The most convenient pit of easily manageable size is 2m x lm x 0.75m. A tank may be constructed with brick and mortar with proper water outlets, or a plastic crate (600 mm x 300 mm x 300 mm) with holes drilled at the bottom.

The pit is made ready by setting vermibed (Fig. 13.22). The vermibed is sprin­kled with water at regular interval. Then composter earthworm is introduced (Fig. 13.20). After few days when the compost is ready for harvesting, the vermicompost is collected and composting material is replaced (Fig. 13.21).

Collection of Earthworms:

Earthworms can be collected from neighbourhood or can be obtained from nurseries. One can also contact the local agricultural department, municipa­lities, and nurseries of the forest departments for earthworms. Since earthworms have acquired economic importance, one can also check in the firms/horticultures/nurseries, which deal in selling of earthworms.

But it is always desirable to collect it from composter themselves from the locality. The composter should locate the earth-worm castings over the soil of his/her locality. The stem of the “bish katali tree” (Polygonum hydropiper), is crushed and an aqueous extract made. The spray of this aqueous extract will force the earthworm to come out of their hideout. Then the earthworms could be collected and washed in water for 10 to 15 minutes for vermicom­posting.

Efficient Management Tips:

Handful lumps of fresh cattle dung should be placed at random over the vermibed. The compost pit should be layered to about 50 mm with dry leaves or preferably chopped hay/straw. For the next 30 days the pit is kept moist by watering it whenever neces­sary. The bed should neither be dry nor soggy.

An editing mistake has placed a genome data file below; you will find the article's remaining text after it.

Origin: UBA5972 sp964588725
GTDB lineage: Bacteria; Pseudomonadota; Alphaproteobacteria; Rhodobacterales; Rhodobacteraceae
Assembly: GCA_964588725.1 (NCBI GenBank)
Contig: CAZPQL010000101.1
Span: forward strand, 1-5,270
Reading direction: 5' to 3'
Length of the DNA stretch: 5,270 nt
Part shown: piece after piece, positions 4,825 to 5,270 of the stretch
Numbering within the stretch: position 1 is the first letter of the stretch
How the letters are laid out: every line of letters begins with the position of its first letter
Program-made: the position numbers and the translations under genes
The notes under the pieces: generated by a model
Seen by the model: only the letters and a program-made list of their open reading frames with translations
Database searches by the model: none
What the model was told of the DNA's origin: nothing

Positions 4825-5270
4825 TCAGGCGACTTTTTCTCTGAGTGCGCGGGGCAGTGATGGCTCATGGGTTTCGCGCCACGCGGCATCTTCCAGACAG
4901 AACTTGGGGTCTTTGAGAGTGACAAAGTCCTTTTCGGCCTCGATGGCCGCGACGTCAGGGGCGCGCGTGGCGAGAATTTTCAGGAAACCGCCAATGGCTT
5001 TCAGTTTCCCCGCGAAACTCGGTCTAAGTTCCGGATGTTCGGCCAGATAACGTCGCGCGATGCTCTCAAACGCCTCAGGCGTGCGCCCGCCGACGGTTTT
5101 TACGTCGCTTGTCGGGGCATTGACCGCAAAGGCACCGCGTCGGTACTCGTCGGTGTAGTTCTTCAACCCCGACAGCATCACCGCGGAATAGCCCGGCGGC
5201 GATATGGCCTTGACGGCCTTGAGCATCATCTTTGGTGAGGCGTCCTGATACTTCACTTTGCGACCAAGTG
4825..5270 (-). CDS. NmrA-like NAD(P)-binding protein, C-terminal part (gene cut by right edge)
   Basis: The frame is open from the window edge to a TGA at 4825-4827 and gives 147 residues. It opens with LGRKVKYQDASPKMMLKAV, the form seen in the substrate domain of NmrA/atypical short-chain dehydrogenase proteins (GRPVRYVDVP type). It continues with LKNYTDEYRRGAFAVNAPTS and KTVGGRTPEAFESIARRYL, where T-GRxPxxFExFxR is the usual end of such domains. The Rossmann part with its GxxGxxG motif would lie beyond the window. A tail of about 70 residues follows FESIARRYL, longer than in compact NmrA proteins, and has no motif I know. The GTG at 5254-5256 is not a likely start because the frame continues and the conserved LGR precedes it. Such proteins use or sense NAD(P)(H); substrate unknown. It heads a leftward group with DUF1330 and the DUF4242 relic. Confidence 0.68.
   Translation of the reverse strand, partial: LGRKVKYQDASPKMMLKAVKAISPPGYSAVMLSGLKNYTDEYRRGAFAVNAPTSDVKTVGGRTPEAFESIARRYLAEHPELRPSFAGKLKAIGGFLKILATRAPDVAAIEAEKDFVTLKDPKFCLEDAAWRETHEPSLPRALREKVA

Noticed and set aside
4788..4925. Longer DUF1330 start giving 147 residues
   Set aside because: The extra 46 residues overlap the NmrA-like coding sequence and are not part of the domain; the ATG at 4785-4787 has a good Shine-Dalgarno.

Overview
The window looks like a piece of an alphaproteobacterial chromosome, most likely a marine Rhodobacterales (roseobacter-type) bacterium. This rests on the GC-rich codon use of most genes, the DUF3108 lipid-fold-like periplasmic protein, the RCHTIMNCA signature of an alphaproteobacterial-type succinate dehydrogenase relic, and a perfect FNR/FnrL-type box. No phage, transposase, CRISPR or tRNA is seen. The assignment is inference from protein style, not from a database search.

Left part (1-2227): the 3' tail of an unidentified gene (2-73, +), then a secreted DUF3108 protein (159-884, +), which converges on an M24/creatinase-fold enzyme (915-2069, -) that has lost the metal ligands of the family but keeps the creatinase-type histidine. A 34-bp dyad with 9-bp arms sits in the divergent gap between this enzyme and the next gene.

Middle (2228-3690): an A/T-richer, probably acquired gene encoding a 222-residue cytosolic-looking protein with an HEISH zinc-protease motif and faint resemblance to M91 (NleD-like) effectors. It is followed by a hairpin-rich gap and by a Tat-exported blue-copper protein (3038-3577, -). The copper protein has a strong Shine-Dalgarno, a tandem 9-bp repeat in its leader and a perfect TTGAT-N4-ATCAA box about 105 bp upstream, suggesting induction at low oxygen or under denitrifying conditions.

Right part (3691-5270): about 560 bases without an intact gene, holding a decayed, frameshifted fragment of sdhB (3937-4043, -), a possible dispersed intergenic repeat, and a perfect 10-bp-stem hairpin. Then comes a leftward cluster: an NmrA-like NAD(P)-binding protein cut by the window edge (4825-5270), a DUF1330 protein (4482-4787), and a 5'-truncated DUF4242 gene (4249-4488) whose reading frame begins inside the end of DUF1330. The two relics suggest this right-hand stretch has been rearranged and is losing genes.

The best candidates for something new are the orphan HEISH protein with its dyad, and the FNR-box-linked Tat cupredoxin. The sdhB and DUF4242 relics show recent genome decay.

The pit is then covered with coconut or Palmyra leaves or an old jute (gunny) bag to discourage birds. Plastic sheets on the bed should be avoided as they trap heat. After the first 30 days, wet organic waste of animal and/or plant origin from the kitchen or hotel or hostel or farm, that has been pre-digested, is spread over it to a thickness of about 50 mm.

This can be repeated twice a week. All these organic wastes can be turned over or mixed periodically with a pickaxe or a spade. Care should be taken not to disturb the vermibed in which the worms live. Garbage should be added till the compost pit is nearly full.

Pit should be kept moist for another 30 to 45 days. Turning over the material in the pit should be done with care avoiding injury to the worms. Turning over can be done on every fifth or seventh day with the help of a forked spade.

Regular watering should be done to keep the right amount of moisture in the pits. In 60 to 90 days time the compost should be ready as indicated by the presence of earthworm castings (vermicompost) on the top of the bed. The compost should be turned occasionally since this allows for aeration. If the weather is very dry it should be dampened periodi­cally. The pile should be moist, not wet and soggy. Vermicompost can now be harvested from the bin/ pit.

Small Scale Culture of Vermicom­posting:

Construction of Vermicompost Pits in Backyard or Indoor Spaces: